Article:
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Albert Maysles & Joan Churchill On ‘Gimme Shelter,’ The Rolling Stones, Bad Acid Trips & More

Albert Maysles & Joan Churchill On 'Gimme Shelter,' The Rolling Stones, Bad Acid Trips & More

Another great conversation at the recently wrapped TCM Classic Film Festival found famed cinematographer Haskell Wexler discussing the landmark Rolling Stones doc “Gimme Shelter” with filmmaker Albert Maysles (“Salesman,” “Grey Gardens”) and camera operator Joan Churchill. Wexler acted as host and introduced the film with Maysles. After the film, Wexler, Maysles and Churchill sat down for a discussion that turned into a brief impromptu Q&A with the three discussing everything from the Hell’s Angels to being on acid to a few near-death experiences, with some additional comments by ‘Gimme Shelter’ producer Ron Schneider. Below is a selection of highlights from the conversation.

Meeting The Rolling Stones
“Haskell’s the one who made it all possible for us to meet the Rolling Stones. We got a call one day from him in California and we’re in New York. He says, ‘The Stones arriving in New York tomorrow, they’re going to be at the Plaza Hotel.’ I didn’t know nor did my brother know who they are, but we trusted Haskell, his good taste,” Maysles said. “We went to the Plaza Hotel and knocked on the door. Within a day or so, we were filming them at Madison Square Garden, the Altamont, and so forth. But it never would have happened without him [Wexler]. So thanks.”

Albert Maysles on working with David
“We had in common a mother who said there’s good in everybody and we took her seriously. We were capable of filming anybody, likable or not,” Albert shared about his relationship with his late sibling and collaborator. “We always find that good thing in everybody because we love just about anybody and… the most important thing behind the lens is the eye and soul of somebody not out to get people but out to love them, and represented such that the friendship between the camera person, and the people on the screen, is developed to the point that anybody seeing that becomes friends as you did, I’m sure, with the Rolling Stones.”

Joan Churchill talks about her bad acid trip
“I had been given acid early in the morning. I had been dropped in by helicopter the night before and was told that when I was finished shooting, I could get in and security would let me in. They didn’t, so I was led in with everybody else and I was sent over to the other side to shoot the people arriving. I hadn’t eaten, I hadn’t slept and people were handing me drink and food and by the time I got over to do the shot, I pulled my light meter out and there were rainbows coming out,” she explained. “So I was well and truly out of commission for eight hours and I was hiding under the stage, which is every time I opened my eyes, that’s where all of the violence was. It was just a really, really, really, bad trip. Finally at four o’clock, I was sort of back. They gave me my own Hell’s Angel as my guardian angel and put me at the back of the stage. I just became completely transfixed by this guy who was going through exactly what I’d been through. I was much more interested in shooting him than Mick Jagger.”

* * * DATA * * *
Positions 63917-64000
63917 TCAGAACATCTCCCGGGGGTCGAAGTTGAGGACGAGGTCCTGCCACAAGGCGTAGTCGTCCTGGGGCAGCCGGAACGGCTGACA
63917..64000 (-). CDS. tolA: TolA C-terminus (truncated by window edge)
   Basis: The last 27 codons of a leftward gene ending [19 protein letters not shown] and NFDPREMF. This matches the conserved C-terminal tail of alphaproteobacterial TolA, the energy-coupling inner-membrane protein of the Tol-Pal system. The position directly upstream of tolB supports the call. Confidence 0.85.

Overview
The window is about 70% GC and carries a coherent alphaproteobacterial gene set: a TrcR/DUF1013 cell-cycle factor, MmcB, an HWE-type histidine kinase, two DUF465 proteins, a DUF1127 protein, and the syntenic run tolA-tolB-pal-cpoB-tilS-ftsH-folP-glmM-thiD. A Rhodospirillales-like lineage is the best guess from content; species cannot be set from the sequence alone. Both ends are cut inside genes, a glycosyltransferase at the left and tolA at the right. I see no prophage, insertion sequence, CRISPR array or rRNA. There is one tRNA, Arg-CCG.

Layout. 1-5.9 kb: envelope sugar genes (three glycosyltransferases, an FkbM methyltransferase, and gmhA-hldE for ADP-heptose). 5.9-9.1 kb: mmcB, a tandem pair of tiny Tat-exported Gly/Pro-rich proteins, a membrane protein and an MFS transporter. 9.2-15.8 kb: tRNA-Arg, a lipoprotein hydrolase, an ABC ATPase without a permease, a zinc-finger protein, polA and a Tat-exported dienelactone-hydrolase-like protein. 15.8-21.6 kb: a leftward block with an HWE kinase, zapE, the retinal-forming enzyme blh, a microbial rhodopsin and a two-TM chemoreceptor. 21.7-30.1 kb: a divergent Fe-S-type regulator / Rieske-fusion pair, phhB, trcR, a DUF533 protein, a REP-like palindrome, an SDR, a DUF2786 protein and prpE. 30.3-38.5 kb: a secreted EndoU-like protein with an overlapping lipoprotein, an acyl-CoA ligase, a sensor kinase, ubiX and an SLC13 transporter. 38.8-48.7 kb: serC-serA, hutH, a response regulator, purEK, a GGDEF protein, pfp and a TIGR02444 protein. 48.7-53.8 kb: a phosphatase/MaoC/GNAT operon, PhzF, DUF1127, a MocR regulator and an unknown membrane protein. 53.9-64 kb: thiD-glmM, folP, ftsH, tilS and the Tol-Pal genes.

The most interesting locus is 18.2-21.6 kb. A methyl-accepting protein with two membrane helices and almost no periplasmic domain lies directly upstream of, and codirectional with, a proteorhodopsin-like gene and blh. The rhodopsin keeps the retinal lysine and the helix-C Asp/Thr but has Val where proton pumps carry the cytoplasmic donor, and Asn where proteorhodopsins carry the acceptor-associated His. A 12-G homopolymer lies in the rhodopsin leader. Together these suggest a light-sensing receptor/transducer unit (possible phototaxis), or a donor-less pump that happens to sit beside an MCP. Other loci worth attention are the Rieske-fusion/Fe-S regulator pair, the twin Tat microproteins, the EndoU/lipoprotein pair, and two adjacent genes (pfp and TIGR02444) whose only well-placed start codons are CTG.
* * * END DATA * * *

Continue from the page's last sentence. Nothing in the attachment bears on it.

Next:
Albert Maysles on his near-death experience
“Early on, before things really got going, I had myself near the stage and a gentleman with his son, underneath me, got up and said ‘If you don’t leave this spot immediately, I’ll kill you!’ Where was I? Exactly where the killing took place later on,” the director revealed. “Fortunately, my brother was with a very good cameraman and the two of them were standing on a truck and in the exactly the right place to get a perfect view of the killing and so forth. The whole thing is being at the right place at the right time.”

Ron Schneider on how the filmmakers avoid being charged in famed Altamont murder
“When I kept seeing the footage, it was lucky it was a Hell’s Angel there as opposed to you or I because when the guy had the gun out there, I don’t think I’d be running towards the gun to push it down and then have a knife to kill a guy,” Schneider told Maysles. “Obviously, he had done that before or was not frightened from what was happening… I was glad that the Angel was there at that time because my feeling was that he had the gun aimed at the stage.”

“If that girl wasn’t wearing a white crocheted sweater and it was a black dress, half the people in here would be saying, ‘Oh, no no, he never had a gun.’ So if wasn’t for the matter of timing and all those little things that went in and the angle to get that shot of the gun, nobody would have believed it,” he continued. “We had to go back to San Francisco to bring the footage that showed him doing it to the D.A. because they were actually going to indict us on conspiracy to commit murder if we didn’t bring the footage.”

Albert Maysles on Michael Moore
“I had a very wonderful experience the other day. I was in the theater and I looked at this person in front of me. All I saw was his back and I though, ‘Gee, this looks like Michael Moore.’ I’ve always taken to be critical of his films. I walked around and I talked to him. By the way, he told me, ‘I’m getting into a whole new phase.”… What is his new, new area? Happiness. Mike, go to it.”

As for future plans, all three have films in the works, but Maysles revealed that he is working on an ongoing project called “The Peacemaker,” in which he will be following people around making peace and thereby, “as a viewer you feel that you’re making peace.”

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